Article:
I have been on EC for a few years, and not everyone, especially later in life, has done the full 'out', and it usually takes a lot longer than someone younger because at this point in life there are usually more tangled relationships.

    I, and many others don't feel the need to announce to everyone that I ever knew that I was gay, rather I want to live my life going forward as someone gay, if someone finds out because they see me with a boyfriend that's another thing - I am actually looking forward to that 'problem' :slight_smile:

    You made a big step to come out to anyone especially after years of heaping on denial! Just live your life forward as you see fit.

    Yes! It pops in surprising ways!

    A reverse of this that is common with "Later in Life" is feeling like a fraud for being 'straight' like somehow you were deceiving everyone you knew all these years, even close friends.
     
    #15 out2019, Mar 28, 2022
    Last edited: Mar 28, 2022
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  16. hopefulB

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    So so so so true. I am right there right now.
     
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  17. bsg75apollo

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    I said something almost like this to my therapist.
     
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  18. out2019

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    I think it can be extra hard if you spent time over compensating, as I did, that's why I think it's better to just move forward.
     
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  19. slowmo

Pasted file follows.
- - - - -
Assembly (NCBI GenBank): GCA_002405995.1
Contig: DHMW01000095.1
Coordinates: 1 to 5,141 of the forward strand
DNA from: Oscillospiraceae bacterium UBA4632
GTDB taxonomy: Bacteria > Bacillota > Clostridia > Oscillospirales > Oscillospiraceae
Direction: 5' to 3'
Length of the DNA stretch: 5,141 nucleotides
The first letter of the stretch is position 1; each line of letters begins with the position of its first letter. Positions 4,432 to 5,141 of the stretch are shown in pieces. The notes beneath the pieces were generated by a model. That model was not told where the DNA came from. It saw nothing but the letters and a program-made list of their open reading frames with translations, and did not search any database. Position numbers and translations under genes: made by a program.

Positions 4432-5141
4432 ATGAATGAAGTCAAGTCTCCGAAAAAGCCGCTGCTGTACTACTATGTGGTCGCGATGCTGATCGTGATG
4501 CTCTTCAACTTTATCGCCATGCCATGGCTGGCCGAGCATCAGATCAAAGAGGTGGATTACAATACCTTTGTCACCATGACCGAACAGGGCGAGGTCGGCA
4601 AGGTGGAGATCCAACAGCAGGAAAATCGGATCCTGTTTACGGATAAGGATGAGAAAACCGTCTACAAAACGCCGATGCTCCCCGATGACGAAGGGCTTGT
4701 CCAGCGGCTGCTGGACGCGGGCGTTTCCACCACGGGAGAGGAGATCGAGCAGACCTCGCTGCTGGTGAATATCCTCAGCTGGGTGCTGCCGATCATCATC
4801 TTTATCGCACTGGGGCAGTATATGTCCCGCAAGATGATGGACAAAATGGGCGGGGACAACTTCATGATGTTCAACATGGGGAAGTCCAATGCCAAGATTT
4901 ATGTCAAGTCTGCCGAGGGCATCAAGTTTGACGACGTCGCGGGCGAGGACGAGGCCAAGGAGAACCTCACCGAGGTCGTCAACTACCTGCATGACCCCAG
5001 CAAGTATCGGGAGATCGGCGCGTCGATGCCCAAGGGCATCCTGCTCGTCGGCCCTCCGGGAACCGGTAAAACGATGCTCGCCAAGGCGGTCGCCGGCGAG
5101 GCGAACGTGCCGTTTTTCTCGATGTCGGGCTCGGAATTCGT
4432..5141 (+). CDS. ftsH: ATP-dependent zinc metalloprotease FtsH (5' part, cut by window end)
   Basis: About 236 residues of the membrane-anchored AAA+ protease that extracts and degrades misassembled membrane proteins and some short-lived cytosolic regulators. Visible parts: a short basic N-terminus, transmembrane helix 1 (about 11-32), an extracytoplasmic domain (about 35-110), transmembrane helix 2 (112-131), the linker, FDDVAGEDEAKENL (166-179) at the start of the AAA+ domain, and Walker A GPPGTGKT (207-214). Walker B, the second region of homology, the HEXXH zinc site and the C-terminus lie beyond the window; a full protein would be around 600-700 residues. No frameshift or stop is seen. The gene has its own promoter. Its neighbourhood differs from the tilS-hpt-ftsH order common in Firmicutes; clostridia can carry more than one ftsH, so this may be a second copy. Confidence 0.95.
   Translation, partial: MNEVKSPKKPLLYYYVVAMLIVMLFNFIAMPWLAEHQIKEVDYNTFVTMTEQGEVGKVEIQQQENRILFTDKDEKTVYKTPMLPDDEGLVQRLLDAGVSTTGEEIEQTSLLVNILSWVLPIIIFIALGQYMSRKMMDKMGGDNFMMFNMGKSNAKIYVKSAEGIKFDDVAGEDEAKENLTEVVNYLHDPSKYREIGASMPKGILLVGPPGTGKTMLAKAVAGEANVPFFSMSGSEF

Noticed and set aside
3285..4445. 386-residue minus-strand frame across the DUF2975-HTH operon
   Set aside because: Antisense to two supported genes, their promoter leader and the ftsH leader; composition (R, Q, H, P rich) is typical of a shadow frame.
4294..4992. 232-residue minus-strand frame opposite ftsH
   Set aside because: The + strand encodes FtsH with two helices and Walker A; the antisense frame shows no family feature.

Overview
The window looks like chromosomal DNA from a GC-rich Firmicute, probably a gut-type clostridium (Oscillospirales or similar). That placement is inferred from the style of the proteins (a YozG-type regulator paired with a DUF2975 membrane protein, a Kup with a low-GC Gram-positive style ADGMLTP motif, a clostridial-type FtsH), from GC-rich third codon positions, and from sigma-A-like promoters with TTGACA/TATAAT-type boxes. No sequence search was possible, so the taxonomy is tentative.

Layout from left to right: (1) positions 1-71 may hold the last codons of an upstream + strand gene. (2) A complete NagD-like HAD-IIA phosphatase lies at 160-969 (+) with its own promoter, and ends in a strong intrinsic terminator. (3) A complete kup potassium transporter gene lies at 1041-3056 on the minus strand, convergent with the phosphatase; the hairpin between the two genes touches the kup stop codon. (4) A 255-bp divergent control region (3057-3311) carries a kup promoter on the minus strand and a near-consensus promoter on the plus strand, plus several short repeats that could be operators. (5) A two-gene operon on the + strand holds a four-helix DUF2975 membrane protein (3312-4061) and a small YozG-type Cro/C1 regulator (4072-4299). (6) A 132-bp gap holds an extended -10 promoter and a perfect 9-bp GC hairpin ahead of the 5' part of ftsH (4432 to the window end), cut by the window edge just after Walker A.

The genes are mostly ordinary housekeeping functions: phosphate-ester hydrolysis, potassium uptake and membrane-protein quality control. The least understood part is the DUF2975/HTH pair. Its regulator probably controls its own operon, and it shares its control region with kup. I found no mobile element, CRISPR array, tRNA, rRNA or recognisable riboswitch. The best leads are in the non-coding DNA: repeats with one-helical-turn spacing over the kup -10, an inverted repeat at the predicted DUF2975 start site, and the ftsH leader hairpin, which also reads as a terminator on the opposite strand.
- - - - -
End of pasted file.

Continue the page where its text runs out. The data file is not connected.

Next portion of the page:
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    I sure can identify with what you're feeling. I came out to my therapist at 57. It took me two more years to come out to a few friends, siblings, and my adult children -- I had been divorced several years after a long and horrible marriage. One of my huge initial trepidations when I started attending a "rap" session at the local gay center was that I was somehow unworthy since I had not been fighting all those battles the other gay men had fought for all of those decades. You know what I quickly found out? Not one of those life-long out gay men ever judged me or looked down on me. They were all completely supportive. Moreover, I was hardly alone in coming out later in life. Fast forward several months, and I started dating. Six months later I met my partner. And we've been together now more than three years. The lesson? Sometimes we need to ignore the insecure voices in our heads and just go for it! We're often (perhaps very, very often?) our own worst enemies, and the most critical and unaccepting judges of ourselves.
     
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  20. hopefulB

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    I love this story. Thank you for sharing. As a man grappling coming out later in life (mid forties) this gives me great courage.